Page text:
Duke articulates the perspectives manifested in popular culture and provides an in-depth analysis of diasporan roles and reactions. . . . in this profound, well-researched, and lucid scholarly work....Highly recommended.
Opens new perspectives on the building of a Caribbean federation in the twentieth century. . . . Connects the struggles for self-determination and self-government in the West Indies with black diaspora politics from the late nineteenth century to the onset of the independences of the Anglophone Caribbean in the 1960s.
--American Historical Review
A distinctive contribution to the historiography of the black diaspora in New York, and the historiography of the West Indies Federation.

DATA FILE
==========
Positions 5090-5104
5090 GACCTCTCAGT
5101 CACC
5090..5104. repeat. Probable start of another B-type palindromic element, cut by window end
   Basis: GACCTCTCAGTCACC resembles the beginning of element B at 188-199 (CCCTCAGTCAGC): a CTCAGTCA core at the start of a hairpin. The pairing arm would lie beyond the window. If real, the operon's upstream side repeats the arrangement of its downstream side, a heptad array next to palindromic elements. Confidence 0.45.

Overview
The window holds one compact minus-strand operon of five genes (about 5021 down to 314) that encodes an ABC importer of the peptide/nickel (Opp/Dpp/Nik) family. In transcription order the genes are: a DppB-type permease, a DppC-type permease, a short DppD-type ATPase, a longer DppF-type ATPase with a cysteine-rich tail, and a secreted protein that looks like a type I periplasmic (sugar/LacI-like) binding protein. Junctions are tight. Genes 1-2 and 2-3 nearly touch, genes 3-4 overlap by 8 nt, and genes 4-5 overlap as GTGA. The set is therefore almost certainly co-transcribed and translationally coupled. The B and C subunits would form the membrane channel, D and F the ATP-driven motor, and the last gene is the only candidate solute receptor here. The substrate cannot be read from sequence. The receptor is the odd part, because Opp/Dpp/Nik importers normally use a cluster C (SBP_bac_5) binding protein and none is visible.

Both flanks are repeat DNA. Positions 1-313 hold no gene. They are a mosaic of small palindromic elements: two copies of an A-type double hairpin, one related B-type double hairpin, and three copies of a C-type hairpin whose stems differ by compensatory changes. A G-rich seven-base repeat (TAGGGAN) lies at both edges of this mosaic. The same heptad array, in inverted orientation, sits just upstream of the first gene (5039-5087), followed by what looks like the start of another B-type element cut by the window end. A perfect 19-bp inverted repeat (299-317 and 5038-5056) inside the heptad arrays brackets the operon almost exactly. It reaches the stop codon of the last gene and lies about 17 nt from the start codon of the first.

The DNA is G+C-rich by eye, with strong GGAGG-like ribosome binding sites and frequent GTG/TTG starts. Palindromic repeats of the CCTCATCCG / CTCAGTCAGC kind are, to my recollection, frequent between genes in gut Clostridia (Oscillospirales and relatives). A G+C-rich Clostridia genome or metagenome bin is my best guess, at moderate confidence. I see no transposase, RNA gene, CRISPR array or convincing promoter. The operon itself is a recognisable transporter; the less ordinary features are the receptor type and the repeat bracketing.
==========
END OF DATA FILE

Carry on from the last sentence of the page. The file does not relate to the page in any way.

--Journal of Caribbean History
Outlines the concatenation of twentieth-century developments that congealed into post-World War II concessions by Britain to grant some form of self-rule to its West Indian colonies under a version of a federal system.
--New West Indian Guide
Shows the evolving and often-conflicting relationships between black diaspora activists and the creation of a West Indian federation. . . . From start to finish, Building a Nation exhaustively addresses major themes that ran throughout the many decades-long process of imagining and creating federation, and connects each to race and black freedom struggles. . . . An important contribution to black diaspora studies as well as histories of the British Empire, Caribbean, and the black freedom struggle in the United States.
--Journal of Latin American and Caribbean Anthropology